Time for Womens’ Reservation Bill
Representative democracy presupposes fair representation of all sections of the population in the legislature. The Constitution of India granted to Indian women the right to vote and be elected at par with men – a right which was traditionally denied to women in even the most developed countries of the world. India had set an example by providing women equal participation in politics way back in 1950, yet we have not been able to attain adequate and proportionate representation of women in Lok Sabha and in state legislative assemblies. India’s ranking in Women in Parliament world ranking is at a lowly 149th position as per the data released by the Inter-Parliamentary Union in 2019.
A major landmark in our constitutional history was made when the Constitution (Seventy-third Amendment) Act 1992 provided for one-third of seats in Panchayats and the Constitution (Seventy-fourth Amendment) Act 1992 provided for reservation of not less than one-third of seats to women in Panchayats and Municipalities.
Encouraged by the success of this reservation in Panchayats and municipalities the Constitution (Eighty-first Amendment) Bill 1996 providing for reservation of not less than 33% of seats for women in Lok Sabha and State Legislative Assemblies, was first tabled in the Lok Sabha on September 12, 1996. A Joint Parliamentary Committee chaired by Geeta Mukherjee examined this Bill and made several recommendations. But the Bill could not be passed and lapsed with the dissolution of Lok Sabha. Subsequently, similar Bills were introduced in 1998 and 1999 – both of which lapsed after the dissolution of the respective Lok-Sabha’s. In 2008, the Bill was again introduced in Rajya Sabha and was referred to the Standing Committee on Law and Justice and the Committee recommended that the Bill “be passed in Parliament and put in action without further delay”. The 2008 Bill incorporated five of the Geeta Mukherjee Committee’s recommendations. It was passed by Rajya Sabha in 2008 itself but could not be passed by the then Lok Sabha and still awaits the latter’s approval.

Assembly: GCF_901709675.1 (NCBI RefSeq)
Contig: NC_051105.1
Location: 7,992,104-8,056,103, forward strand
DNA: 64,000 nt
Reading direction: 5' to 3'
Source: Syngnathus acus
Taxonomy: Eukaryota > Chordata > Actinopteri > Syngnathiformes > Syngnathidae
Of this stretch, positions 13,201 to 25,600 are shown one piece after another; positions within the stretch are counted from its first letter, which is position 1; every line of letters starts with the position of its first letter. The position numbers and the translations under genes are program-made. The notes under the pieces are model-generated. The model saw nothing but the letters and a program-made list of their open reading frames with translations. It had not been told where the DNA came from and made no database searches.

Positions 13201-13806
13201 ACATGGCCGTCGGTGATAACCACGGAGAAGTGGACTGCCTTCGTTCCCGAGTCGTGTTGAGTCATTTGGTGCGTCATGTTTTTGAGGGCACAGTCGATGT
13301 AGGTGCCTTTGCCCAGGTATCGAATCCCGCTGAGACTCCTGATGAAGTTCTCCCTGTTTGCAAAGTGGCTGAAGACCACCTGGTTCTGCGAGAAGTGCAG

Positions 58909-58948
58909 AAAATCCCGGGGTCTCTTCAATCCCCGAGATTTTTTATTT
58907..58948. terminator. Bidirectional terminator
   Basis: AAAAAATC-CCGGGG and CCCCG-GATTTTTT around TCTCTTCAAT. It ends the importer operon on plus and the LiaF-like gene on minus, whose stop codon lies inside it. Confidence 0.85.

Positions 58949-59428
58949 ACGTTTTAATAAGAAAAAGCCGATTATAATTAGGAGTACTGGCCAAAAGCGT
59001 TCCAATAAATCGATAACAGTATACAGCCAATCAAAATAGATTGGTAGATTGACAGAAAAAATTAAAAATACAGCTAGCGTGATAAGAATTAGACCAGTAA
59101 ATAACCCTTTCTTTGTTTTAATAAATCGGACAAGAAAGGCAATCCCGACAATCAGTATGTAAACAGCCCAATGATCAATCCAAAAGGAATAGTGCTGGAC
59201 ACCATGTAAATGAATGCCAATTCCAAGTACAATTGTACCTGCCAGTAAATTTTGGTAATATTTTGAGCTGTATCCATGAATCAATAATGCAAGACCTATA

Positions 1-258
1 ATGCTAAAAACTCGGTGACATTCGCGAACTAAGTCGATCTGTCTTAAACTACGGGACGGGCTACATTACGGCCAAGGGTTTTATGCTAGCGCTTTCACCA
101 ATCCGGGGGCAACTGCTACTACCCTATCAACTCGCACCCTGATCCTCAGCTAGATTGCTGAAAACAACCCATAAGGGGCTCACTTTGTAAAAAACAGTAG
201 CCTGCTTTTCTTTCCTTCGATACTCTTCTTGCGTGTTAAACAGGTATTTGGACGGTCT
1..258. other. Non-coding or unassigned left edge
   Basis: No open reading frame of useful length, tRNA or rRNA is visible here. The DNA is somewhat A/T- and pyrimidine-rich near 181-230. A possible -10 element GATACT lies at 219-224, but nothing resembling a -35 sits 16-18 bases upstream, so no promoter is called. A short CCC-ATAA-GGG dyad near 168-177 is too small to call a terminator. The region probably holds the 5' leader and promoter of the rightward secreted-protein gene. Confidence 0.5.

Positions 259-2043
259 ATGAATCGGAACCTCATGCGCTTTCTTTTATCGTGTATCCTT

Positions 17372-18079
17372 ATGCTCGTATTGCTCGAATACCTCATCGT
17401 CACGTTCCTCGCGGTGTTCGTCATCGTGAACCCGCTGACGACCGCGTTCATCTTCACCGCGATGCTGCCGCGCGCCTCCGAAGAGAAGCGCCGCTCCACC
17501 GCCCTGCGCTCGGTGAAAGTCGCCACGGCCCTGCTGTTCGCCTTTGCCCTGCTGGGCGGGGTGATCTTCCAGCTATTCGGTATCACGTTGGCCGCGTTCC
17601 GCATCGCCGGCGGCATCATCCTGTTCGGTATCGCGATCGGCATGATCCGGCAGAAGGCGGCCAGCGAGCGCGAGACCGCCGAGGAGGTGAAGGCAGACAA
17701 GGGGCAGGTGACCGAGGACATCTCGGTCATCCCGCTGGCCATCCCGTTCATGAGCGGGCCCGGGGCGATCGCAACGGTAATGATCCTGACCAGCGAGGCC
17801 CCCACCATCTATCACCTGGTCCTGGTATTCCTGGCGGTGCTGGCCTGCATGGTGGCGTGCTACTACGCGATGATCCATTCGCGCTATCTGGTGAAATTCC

Historically, there has been an exclusion of women from the polity. For meaningful empowerment, women must find adequate representation in legislative bodies. Women comprise half the population in the country and proportionate reservation of seats for women is necessary to enhance women’s participation in the decision/policy-making process. I am happy to note that women form 14.6% of the total strength of the 17th Lok Sabha, highest since Independence.
Since all major political parties have committed in their Political Manifestos to provide reservation to women in Lok Sabha and the State Legislative Assemblies, it is time for all the political parties and other stakeholders to come together and redeem their promise by the enactment of this landmark legislation without any further delay. Four Lok Sabhas failed to pass this bill. Let the 17th Lok Sabha finally pass this Bill.